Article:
Anastasia vs Acculturation

This week I will be talking about the film Anastasia and Berry’s Two-Dimensional Model of the Acculturation Process.


Anastasia is based (extremely loosely to the point where it’s completely made up) on the story of the lost Princess Anastasia and her journey to find her beloved Grandmama (the Dowager Empress Marie).  Anastasia lost her sisters, mother, brother, and father (the Czar of Russia) to a curse that the villain Rasputin put on her family.  Rasputin sold his soul in order to have the power to kill all of Czar Nicholas’s family.  Thus, leading to everyone dying except for Anastasia and her Grandmama.  Anastasia and her Grandmama got away due to a servant boy (Dimitri) taking them through the servant’s passage.  However, while attempting to board a train, Anastasia fell and became separated from her Grandmother.  Anastasia lost her childhood memories and grew up in an orphanage outside of St. Petersburg with only a necklace with the words “together in Paris” (Anastasia).  Meanwhile, the Dowager Empress went back to Paris, France and put out an award to whoever could find her granddaughter.  Dimitri (the servant who saved Anastasia’s life), along with his friend and former royal Vladimir attempt to “find” the princess and collect the reward money.  However, they could have never guessed that the orphaned girl Ana is the true lost princess.


Berry’s Two-Dimensional Model of the Acculturation process has four possible outcomes.

  1. Assimilation – movement toward the dominant group
  2. Integration – synthesis of two cultures
  3. Rejection – reaffirmation of the traditional culture
  4. Marginalization – alienation from both cultures (Lecture)

Within Anastasia, there are four characters that fit into each of the four outcomes.  Anastasia fits within the Assimilation outcome.  If we exclude her life before she loses her memories, then she is nothing but a poor orphaned girl from the outskirts of the city.  She is not a part of the main culture which in this case is the aristocracy.  We see her in an old tattered dress that looks far too large for her.  However, when she meets Dimitri and Vlad they begin to turn her into a princess.  She starts to remember things about her life before the revolution and she becomes more assimilated into the main culture.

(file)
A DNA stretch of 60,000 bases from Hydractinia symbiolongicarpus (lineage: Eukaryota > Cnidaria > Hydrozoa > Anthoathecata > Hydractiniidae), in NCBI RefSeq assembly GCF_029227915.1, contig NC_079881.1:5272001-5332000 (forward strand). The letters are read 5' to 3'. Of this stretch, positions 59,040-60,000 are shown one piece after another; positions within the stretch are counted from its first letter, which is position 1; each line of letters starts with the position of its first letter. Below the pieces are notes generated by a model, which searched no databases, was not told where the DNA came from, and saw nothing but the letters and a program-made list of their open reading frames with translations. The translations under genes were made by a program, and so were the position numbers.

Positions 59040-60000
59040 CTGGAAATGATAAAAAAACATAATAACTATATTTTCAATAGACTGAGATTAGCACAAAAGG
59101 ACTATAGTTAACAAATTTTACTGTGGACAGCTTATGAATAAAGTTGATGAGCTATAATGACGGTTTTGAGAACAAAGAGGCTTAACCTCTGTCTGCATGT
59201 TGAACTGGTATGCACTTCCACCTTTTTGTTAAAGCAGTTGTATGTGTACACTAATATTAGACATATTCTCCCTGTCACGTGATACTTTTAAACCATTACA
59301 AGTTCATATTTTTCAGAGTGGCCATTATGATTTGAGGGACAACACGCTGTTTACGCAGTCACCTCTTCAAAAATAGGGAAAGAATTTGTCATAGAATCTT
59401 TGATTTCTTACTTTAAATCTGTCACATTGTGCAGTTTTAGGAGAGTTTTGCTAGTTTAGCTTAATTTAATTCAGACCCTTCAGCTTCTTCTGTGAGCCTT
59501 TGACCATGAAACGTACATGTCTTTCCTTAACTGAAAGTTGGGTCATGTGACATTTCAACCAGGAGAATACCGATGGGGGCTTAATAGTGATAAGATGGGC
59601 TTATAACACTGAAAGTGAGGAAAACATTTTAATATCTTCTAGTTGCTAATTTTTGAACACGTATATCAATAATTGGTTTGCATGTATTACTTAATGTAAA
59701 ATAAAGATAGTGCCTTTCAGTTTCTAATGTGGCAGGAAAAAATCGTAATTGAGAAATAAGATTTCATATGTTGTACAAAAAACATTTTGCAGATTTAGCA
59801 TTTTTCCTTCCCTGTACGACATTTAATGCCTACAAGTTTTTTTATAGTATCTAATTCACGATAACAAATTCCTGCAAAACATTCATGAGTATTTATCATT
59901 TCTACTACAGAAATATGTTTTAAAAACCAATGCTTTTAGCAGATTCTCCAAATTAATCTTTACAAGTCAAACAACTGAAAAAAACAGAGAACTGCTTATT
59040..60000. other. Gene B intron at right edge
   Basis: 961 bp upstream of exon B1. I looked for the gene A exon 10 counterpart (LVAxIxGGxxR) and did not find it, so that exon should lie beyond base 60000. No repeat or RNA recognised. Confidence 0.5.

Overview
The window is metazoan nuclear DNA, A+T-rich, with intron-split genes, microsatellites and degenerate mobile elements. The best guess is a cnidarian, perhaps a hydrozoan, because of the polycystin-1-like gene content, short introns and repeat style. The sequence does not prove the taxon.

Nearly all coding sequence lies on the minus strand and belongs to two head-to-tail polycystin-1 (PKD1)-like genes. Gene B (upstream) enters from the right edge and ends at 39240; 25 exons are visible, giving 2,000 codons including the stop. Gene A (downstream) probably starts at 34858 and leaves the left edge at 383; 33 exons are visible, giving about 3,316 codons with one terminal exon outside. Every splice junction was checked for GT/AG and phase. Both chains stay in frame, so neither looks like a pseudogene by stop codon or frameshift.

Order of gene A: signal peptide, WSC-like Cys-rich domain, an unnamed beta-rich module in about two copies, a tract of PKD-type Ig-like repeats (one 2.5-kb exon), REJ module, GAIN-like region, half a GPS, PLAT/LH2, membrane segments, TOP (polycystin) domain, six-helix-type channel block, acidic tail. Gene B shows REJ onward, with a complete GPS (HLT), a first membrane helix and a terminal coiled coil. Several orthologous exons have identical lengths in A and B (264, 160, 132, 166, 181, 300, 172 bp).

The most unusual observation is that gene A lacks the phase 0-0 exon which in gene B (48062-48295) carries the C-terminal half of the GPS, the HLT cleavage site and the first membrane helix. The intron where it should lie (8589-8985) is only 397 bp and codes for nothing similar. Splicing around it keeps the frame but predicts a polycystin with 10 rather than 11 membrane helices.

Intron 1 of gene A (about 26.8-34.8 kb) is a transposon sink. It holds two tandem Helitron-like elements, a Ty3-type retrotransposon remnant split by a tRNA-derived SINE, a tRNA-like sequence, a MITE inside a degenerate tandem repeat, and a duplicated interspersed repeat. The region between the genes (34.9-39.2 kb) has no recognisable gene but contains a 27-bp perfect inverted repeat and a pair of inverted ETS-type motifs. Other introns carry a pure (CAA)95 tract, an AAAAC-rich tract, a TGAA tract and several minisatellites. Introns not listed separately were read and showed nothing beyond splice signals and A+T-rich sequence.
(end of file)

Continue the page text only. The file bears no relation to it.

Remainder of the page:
Vladimir fits into the integration outcome.    He was once part of the royal aristocracy.  He maintains friendships with Sophie, a friend of the Dowager Empress.  He also fits in Dimitri’s world of the working class culture.  He also lost everything during the revolution and yet throughout the film, he is accepted into both cultures.


Dimitri is in the rejection outcome.  He rejects the aristocracy culture and only uses it as a means to an end.  From the beginning, he has been a part of the working class culture.  At first, the only reason he wants to find Anastasia is for the money.  He is willing to scam the Dowager Empress because he is not a part of her world.  Even when he falls in love with Anastasia, he still rejects becoming a part of the dominant culture.  He rejects being with Anastasia because she is above him in class status and he knows he can’t be a part of that culture.  At the end of the film, although it is a happy ending, Dimitri goes off with Anastasia, not to the palace but away from the aristocracy.


Finally, we have Rasputin, who fits into the marginalized outcome.  Rasputin was thought to be a great holy man.  However, when it was discovered that he was not, he was banished from the aristocracy.  He also became alienated from the traditional culture because he literally sold his soul to curse the Romanovs.  He became something that every culture rejected.


Realizing that there are characters portrayed in different outcomes of the acculturation process is important because it tells audiences that some people are better than others  based on whether they fit into the dominant culture.  This is definitely not a good thing because it tells kids that they don’t have to treat everyone with the same amount of respect as they would with someone that is like them.

Anastasia. By Don Bluth and Gary Goldman. 1997.

Steele, C. K., Dr. “Assimilation, Acculturation, and Ethnicity.” CSU, Fort Collins, CO. 22 March. 2016. Lecture.



One thought on “Anastasia vs Acculturation

  1. Anastasia was one of my favorite movies as a kid. When taking a closer look and reading your post, I get a better understanding of how assimilation plays into this movie. I think you did a really good job with explaining how each of the four main characters fits into the four possible outcomes of assimilation and I think you are right when explaining that portraying these different outcomes can be harmful to kids watching these movies because they may feel like they don’t fit in if they don’t go along with the dominant culture.


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